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WHEN PEOPLE COME TOGETHER TO PROTECT OUR PLANET

Stella McCartney Winter 19 Campaign

OUR COASTS ARE LITTERED WITH GARBAGE AND CONTINUOUSLY THREATENED BY CATASTROPHIC POLLUTIVE EVENTS, SUCH AS OIL SPILLS. MAKING A CHANGE IS LARGELY UP TO OURSELVES, AND INITIATIVES SUCH AS THE INTERNATIONAL COASTAL CLEANUP AND WORLD CLEANUP DAY INSPIRE US AND SHOW US A GREATER WAY FORWARD.

Words By José M. Sainz-Maza

Time after time, we encounter heartbreaking images of oil spills, trash flooding beaches and dead animals washed up on shores in every corner of the world, as we are reminded that there is so much we must do to mitigate the harm inflicted on our marine and coastal environments. Many may remember the Exxon Valdez disaster in the late 1980s in Alaska, or the Prestige oil tanker in the early 2000s in Europe. As is often the case, some events are more mediatic than others, but this does not make any of them less serious, where damage inflicted on marine ecosystems is always severe. Fortunately, initiatives like International Coastal Cleanup remind us that we can do our bit and show us how communities can work together.

Photography by Jess Vide

We all love the beaches of Mallorca, Punta Cana or Bali, where we find crystal clear waters and white sands, to enjoy our vacations. Despite this, we continue to rely heavily on fossil fuels, the extraction and storage of which poses significant environmental risks, combined with our overuse of plastic objects, often ending up in the oceans after disposal.This same year, marked by the decline in the number of international tourists in much of the world and the rise of local tourism due to the COVID-19 pandemic, the south and east coasts of England have suffered the impact of this change. Many holiday towns like Great Yarmouth have seen their beautiful seascape littered with garbage after heaving beach days.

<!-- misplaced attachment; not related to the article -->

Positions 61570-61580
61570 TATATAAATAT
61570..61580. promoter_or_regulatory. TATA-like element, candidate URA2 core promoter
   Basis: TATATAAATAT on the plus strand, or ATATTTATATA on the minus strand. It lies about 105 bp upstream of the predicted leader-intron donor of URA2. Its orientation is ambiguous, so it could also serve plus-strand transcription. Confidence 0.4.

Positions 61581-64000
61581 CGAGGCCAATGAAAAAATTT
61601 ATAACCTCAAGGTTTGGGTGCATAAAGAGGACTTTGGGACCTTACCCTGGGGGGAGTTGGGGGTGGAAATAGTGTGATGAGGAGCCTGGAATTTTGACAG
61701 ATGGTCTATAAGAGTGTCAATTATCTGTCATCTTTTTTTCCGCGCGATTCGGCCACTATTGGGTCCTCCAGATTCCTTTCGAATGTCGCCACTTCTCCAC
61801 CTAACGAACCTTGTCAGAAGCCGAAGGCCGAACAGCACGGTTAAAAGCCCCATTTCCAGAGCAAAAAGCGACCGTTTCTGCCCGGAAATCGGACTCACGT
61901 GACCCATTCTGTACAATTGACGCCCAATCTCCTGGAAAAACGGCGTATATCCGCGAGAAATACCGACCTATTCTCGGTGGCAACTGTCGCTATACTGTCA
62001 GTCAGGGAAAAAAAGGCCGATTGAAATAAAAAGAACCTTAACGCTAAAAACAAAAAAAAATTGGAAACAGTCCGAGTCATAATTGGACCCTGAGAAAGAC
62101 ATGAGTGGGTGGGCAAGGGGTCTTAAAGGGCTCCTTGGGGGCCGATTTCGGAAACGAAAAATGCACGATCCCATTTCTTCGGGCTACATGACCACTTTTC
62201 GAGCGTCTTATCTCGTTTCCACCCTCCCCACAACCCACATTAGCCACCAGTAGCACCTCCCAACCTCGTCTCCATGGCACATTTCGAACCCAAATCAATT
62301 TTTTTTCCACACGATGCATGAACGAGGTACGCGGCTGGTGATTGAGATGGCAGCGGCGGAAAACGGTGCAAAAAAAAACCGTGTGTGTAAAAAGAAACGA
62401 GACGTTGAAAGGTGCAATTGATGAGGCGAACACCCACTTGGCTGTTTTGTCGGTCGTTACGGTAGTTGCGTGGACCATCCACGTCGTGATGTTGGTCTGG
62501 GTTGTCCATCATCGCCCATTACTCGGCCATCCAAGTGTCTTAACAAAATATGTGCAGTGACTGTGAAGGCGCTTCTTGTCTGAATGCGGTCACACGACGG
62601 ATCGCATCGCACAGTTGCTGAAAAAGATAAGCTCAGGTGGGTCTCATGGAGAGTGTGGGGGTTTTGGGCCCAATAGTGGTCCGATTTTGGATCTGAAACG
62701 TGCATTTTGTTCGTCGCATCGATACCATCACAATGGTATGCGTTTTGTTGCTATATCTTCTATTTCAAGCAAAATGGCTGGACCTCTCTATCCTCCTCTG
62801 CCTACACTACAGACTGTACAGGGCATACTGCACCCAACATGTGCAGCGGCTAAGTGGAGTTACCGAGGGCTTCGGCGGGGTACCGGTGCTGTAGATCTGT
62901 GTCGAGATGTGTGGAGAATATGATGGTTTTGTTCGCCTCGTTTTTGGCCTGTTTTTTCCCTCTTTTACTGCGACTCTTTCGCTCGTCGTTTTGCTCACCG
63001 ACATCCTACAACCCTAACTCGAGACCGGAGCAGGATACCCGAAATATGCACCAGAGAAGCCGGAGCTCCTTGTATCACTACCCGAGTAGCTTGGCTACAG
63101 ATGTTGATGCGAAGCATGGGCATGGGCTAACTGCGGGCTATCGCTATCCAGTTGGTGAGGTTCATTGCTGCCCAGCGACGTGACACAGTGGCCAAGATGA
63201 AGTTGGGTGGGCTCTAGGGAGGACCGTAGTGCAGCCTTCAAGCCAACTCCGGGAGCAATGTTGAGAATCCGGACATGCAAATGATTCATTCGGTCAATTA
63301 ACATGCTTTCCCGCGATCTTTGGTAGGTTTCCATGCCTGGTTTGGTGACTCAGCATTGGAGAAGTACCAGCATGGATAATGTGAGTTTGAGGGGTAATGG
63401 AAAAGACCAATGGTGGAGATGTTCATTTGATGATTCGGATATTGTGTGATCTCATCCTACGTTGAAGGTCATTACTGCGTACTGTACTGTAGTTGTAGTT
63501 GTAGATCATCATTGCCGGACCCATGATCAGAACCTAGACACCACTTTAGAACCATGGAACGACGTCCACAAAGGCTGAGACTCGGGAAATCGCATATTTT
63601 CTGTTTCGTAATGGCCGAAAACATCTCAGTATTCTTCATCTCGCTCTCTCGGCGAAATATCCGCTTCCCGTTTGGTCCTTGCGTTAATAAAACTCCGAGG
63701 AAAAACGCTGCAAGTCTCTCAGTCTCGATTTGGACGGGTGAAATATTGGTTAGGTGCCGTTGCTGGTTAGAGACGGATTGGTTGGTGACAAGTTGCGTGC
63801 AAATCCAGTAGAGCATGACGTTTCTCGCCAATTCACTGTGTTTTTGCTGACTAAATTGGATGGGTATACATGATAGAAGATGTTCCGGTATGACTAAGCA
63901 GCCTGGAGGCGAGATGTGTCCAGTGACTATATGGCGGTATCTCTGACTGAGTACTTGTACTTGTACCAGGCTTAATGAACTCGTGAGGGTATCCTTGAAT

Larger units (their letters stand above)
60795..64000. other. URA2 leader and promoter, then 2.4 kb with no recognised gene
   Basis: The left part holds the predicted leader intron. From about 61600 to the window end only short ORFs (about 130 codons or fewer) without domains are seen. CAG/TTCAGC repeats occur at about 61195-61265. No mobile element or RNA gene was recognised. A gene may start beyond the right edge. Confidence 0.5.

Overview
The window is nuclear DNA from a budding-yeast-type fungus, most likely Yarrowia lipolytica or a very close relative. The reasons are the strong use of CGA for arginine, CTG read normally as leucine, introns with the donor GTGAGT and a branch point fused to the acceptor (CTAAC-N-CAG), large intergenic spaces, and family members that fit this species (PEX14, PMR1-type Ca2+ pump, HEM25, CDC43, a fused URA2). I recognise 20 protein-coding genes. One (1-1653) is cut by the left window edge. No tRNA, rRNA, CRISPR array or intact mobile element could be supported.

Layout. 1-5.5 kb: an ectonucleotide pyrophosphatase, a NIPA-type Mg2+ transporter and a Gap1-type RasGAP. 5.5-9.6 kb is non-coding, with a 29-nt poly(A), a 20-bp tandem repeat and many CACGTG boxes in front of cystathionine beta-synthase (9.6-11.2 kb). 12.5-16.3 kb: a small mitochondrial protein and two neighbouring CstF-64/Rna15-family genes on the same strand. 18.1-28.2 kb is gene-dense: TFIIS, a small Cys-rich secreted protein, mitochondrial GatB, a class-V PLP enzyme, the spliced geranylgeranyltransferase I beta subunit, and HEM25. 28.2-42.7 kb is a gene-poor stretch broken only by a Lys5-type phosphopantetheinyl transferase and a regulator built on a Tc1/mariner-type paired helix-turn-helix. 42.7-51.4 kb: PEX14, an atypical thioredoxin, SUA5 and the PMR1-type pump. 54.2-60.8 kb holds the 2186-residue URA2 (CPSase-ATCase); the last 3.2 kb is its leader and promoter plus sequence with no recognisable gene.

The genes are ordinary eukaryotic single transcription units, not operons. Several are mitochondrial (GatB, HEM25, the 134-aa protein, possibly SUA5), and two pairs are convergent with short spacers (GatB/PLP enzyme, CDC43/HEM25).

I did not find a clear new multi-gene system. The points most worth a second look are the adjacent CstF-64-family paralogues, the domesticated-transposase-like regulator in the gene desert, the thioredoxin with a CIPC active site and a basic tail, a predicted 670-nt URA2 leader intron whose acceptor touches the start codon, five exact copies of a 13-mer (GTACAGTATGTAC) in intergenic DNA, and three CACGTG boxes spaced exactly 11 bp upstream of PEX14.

The oceans represent more than 90% of the biosphere, are essential to preserve life on Earth and also constitute a huge source of food and of economic sustenance for coastal communities around the world. As human activity has intensified over the centuries and industry has boomed, rivers have been seen as simple and convenient means to dispose of waste of all kinds. In this way, discharges of sewage, textile dyes, and heavy metals, such as mercury, have ended up in the sea.In recent decades, efforts have been made to reverse this process in many countries, using water treatment plants in cities, launching public waste awareness campaigns, and developing environmental protocols for factories, as well as specific legislation to favour greener practices.